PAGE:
Sharp Electronics has launched a wireless Internet service for its Zaurus SL-5500 in the US, offering unlimited access to email and the Web, but the service won't be coming to Europe any time soon.
The Japanese company will launch its Linux-based handheld in the UK next Wednesday, and the device is due to ship here within weeks of the launch. But Sharp has "no plans in the near future" to create an online service here, a spokeswoman said.
Sharp Mobile Services uses the US wireless network of Verizon to offer unlimited local access to Internet content for $39.95 (£28) per month with a $149 modem and a $29.95 activation fee. However, those signing up for a beta test period from 8 April to 5 June will save $80 as Sharp is waiving the activation fee and selling the modem for $99.
The monthly fee will also be lower, at $29.95, and will include roaming. Roaming outside the designated usage area will incur extra fees afer 5 June. The service package requires a one-year contract.
Sharp's offering will compete with Palm's i705 and Research In Motion's BlackBerry -- both integrated wireless handhelds. Unlike BlackBerry, however, the Zaurus cannot yet connect to enterprise email servers like Exchange. Sharp is planning enterprise email for a future version of the service.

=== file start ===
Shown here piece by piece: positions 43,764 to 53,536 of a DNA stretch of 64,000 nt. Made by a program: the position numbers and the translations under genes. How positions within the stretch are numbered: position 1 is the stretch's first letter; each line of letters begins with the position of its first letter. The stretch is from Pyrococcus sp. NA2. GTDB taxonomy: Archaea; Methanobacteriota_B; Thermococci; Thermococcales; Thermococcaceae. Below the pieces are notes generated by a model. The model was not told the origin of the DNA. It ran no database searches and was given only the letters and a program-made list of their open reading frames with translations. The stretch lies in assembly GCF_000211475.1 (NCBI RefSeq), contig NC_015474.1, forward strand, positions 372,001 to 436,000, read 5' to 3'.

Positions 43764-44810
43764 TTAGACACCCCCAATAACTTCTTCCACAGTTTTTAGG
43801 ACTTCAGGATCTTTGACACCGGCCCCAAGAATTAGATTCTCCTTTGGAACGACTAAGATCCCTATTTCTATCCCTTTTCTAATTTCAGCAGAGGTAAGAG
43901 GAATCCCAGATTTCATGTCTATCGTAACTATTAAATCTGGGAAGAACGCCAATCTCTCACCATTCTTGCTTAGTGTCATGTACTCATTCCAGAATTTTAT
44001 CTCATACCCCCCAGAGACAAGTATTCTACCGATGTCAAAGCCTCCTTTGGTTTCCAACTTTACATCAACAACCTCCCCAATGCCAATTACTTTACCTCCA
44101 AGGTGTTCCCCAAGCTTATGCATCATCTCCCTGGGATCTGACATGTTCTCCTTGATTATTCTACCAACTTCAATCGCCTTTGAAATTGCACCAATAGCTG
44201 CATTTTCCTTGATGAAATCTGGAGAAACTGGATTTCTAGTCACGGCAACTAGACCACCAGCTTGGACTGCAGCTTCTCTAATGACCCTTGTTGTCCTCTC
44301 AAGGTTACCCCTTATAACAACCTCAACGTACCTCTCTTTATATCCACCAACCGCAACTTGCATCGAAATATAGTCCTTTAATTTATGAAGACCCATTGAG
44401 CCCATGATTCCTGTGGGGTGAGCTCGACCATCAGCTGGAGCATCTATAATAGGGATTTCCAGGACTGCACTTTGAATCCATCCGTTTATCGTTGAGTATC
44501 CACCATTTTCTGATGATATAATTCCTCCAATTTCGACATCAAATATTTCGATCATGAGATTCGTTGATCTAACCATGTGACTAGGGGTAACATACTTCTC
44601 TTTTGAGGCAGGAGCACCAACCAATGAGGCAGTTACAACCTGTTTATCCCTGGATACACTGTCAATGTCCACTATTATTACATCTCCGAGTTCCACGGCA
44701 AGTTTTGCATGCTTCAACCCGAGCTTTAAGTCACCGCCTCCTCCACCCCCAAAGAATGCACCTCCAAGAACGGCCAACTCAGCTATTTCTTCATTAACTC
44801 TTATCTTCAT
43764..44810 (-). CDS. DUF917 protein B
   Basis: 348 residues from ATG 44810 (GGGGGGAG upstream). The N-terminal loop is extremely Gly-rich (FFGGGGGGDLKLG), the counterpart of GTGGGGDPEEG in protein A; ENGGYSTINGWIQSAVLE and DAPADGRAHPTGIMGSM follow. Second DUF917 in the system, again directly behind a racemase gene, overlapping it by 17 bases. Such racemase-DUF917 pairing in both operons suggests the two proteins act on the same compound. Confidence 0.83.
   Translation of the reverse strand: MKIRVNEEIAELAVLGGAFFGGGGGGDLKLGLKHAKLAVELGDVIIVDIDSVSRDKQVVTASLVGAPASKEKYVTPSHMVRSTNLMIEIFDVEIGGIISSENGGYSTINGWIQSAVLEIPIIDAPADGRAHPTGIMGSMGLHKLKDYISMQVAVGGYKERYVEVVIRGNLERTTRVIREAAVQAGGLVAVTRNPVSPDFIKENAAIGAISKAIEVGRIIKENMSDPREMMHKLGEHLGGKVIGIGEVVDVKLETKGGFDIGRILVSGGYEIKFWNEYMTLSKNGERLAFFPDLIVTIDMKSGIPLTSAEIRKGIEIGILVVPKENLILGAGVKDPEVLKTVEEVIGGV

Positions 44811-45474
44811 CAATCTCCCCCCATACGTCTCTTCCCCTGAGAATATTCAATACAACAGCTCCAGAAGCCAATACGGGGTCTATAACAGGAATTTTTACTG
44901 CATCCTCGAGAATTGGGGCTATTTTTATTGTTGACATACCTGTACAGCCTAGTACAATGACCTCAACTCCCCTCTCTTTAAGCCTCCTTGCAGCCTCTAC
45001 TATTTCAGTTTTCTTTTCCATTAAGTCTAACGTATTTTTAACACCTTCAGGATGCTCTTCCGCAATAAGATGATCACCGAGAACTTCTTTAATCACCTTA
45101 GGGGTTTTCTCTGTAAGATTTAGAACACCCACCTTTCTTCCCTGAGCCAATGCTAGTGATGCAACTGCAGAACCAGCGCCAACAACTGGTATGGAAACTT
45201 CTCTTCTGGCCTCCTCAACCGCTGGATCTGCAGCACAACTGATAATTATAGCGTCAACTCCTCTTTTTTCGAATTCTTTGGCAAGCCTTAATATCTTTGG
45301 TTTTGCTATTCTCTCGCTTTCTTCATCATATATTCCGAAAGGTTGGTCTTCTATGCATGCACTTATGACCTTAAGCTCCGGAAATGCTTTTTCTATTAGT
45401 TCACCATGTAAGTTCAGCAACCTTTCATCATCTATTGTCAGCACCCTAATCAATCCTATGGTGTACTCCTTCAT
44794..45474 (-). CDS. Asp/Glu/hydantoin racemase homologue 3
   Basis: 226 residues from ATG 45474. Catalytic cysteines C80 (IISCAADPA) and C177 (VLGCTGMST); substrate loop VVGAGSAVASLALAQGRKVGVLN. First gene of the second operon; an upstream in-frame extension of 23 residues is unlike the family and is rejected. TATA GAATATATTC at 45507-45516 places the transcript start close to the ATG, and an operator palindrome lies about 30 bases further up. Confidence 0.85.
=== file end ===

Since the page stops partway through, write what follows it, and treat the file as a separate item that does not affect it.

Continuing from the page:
Several handheld makers are currently pushing wireless devices, which range from handheld-mobile phone combinations such as Handspring's Treo to integrated wireless PDAs like Research In Motion's BlackBerry or Palm's i705, to the Symbian OS-based smartphones from Nokia, Ericsson and others.
Treo, BlackBerry and the Symbian OS devices are available in the UK, along with Pogo, a consumer-oriented wireless PDA/mobile phone from a British start-up. Microsoft's Windows CE software will be built into a mobile phone handset from UK start-up Sendo that is launching later this year in Europe and the US.
Wireless is widely held to be the future of the mobile computing industry. The mobile phone makers who partly own Symbian have an edge on other PDA companies because of their access to the massive mobile phone distribution channel.
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